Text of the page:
• Posts: 11,538
  • Joined: 28 Sep 2003
  • Loc: Prescott, AZ

Posted 08 February 2017 - 02:29 PM

BTW, if you are interested in monoculars, a fairly high-end model hit the other website for classified ads this morning.

 

I mention it only for awareness, I have no acquaintance or financial interest with the seller.



#40 Eddgie

Eddgie

    ISS

  • *****
  • Posts: 25,606
  • Joined: 01 Feb 2006

Posted 10 February 2017 - 10:27 PM

 

For a do-it-yourself project, looks like we'll need to purchase on Amazon\Web GEN 3 PVS-7 goggle take them apart and mate then with 2" adapter that allows filters.  Sounds simple, but I'm sure more too it.  What else would we need?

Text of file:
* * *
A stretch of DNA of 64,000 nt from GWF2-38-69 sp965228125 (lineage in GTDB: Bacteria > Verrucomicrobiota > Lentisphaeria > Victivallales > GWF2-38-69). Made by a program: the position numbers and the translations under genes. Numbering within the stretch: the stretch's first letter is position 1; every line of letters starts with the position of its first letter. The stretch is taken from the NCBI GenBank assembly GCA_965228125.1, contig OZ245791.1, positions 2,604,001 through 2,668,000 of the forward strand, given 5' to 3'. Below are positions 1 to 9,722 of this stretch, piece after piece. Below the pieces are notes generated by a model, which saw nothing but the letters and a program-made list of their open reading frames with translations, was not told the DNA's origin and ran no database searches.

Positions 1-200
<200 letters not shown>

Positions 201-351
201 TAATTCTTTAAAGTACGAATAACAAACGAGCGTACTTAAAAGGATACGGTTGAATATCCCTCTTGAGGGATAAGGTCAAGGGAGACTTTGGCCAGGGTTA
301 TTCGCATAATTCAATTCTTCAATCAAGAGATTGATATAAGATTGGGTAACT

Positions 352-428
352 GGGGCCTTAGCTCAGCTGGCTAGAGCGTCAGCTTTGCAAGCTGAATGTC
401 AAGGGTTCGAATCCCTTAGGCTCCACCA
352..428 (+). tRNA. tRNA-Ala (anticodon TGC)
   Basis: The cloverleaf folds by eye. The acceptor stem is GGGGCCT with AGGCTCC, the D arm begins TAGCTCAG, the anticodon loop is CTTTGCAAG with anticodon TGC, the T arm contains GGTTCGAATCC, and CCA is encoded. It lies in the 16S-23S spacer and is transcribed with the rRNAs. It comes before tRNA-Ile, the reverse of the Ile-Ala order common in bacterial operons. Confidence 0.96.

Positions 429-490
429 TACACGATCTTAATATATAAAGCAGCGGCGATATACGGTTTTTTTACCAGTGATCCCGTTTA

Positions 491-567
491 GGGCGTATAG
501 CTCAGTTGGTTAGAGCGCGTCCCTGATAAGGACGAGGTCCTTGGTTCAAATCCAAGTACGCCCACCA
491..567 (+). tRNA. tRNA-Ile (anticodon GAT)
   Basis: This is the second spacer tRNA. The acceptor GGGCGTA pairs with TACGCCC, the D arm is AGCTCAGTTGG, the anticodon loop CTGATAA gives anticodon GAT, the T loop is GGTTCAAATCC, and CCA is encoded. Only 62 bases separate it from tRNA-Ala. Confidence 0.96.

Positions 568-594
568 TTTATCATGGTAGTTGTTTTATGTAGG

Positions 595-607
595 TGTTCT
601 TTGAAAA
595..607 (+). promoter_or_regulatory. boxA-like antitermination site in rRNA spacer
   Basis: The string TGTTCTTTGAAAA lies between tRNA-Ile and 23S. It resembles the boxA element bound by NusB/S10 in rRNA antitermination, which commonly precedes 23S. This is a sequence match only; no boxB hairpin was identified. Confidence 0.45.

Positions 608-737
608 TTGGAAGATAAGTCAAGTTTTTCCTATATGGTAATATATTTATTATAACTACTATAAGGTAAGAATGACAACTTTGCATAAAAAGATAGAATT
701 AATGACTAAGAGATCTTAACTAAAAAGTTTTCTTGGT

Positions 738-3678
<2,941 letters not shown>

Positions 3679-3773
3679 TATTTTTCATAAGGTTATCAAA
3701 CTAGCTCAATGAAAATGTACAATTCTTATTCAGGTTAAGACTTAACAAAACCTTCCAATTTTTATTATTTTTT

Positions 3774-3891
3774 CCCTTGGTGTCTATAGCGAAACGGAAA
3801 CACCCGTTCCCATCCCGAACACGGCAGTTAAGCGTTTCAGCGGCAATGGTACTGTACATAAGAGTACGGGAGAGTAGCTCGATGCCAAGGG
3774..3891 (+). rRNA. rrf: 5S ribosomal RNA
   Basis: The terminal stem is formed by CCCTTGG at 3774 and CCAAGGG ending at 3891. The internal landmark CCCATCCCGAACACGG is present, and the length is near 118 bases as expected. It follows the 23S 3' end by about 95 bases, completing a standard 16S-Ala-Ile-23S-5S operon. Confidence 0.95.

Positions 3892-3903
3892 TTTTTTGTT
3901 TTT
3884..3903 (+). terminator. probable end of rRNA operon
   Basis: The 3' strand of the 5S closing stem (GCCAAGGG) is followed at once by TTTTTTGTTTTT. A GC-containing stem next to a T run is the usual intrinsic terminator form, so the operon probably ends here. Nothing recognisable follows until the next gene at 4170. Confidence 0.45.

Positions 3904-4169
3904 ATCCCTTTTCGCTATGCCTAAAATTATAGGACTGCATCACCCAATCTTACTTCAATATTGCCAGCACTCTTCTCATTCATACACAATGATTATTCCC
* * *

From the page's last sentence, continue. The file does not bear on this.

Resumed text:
Chris, 

Others have pointed you to some useful web sites but i would recommend purchasing form a dealer specializing in night vision.  This way you can get a very clear idea of the performance level of the tube in the device.  You really don't know what kind of tube performance you will get in a device sold on Amazon.

 

As for taking the PVS-7 apart, that is not necessary.  The objective housing unscrews and is replaced by a C mount adapter (NAIT makes I think the best C mount for PVS-7).  It is easy to remove and replace the objective lens.  Takes moments and does not even require a screwdriver.

 

Once the C mount is in place, you can use a 1.25" nose that has C mount male threads screwed into the front of the PVS-7 and it inserts directly into the telescope focuser.  You can also get  a 2" nose, but it may make more sense financially to buy a 1.25" nose because 1.25" H-a filters are far less expensive than 2" H-a filters.  You may want other filters as well, and again, 1.25" filters tend to cost much less than the 2" counterparts.   The C mount also allows you to use low power lenses.